Any advice for aspiring documentarians and filmmakers?

Don’t wait around, follow your gut. And you might not know exactly what the story is while you’re in it, but that’s okay.


Q & A with Mu Tunc

So how did the World on Drugs come to be?

I met Patrick Moher and Connor Haslam through a mutual friend. We met digitally and we connected instantly. They both were sitting on top of a terabytes of footage that has been recorded with one of the most influential figures of the world’s psychedelic scene. These conversations were with Paul Stamets, Dr. Gabor Maté, Dennis Mckenna and so on… with top notch scientists. After I got their full trust, literally I started my days and finished my nights listening to all these insanely brilliant conversations. It’s important to mention that this process happened during lockdowns and I literally locked myself to my home office studio lab and closed myself to all the outside negative noise that was active during that time because of lockdowns. And having the privilege to listen to all these soul-expanding conversations, changed me in profound ways to be honest. It was such a personal unique experience that I can’t describe with words. Listening to mind-blowing talk can have the transformative power that psychedelics can create.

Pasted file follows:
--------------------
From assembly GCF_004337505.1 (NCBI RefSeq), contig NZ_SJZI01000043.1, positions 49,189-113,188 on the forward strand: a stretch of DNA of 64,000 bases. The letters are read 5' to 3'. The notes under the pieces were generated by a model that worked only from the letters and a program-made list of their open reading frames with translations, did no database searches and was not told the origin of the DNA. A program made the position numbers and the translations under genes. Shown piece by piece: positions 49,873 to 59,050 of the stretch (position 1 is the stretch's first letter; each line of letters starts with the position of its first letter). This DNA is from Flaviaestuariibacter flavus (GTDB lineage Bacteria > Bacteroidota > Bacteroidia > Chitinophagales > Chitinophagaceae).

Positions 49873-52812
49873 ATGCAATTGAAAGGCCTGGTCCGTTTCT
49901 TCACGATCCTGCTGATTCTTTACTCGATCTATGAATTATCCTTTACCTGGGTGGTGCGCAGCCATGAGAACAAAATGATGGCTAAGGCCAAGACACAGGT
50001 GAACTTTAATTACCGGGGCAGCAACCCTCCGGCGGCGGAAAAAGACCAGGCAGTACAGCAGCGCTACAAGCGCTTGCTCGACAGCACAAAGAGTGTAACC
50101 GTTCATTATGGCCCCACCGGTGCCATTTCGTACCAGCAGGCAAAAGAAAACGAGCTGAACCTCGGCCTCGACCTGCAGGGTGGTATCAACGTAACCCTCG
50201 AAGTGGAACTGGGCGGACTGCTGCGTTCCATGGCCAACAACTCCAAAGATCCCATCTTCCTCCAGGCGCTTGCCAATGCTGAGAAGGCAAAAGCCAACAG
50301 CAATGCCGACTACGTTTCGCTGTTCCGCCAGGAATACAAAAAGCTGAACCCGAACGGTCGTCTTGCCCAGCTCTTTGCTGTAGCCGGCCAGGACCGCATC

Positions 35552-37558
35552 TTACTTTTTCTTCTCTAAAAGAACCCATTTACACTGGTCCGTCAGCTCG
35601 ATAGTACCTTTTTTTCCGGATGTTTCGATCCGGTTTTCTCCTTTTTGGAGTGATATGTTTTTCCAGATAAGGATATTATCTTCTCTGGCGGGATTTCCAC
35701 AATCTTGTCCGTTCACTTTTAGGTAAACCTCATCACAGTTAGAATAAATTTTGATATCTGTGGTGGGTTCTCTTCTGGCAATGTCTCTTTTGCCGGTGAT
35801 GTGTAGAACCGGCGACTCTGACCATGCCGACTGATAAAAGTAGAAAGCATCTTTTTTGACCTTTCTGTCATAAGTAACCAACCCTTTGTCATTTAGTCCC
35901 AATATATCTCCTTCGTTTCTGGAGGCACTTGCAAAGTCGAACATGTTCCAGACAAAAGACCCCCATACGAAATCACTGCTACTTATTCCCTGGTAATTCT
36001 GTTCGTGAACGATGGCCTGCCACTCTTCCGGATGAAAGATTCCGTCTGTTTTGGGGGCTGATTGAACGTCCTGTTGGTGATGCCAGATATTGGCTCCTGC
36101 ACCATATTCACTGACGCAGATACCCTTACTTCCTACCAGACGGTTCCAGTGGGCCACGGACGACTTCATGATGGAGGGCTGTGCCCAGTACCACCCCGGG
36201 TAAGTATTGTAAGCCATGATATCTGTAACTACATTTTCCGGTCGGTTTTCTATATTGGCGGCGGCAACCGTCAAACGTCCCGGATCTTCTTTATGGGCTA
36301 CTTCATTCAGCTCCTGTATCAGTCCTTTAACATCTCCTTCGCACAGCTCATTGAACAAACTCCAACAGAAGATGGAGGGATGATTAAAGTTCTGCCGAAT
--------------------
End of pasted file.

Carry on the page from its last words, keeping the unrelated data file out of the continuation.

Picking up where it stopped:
How had you visualized the World On Drugs when you jumped into editing it?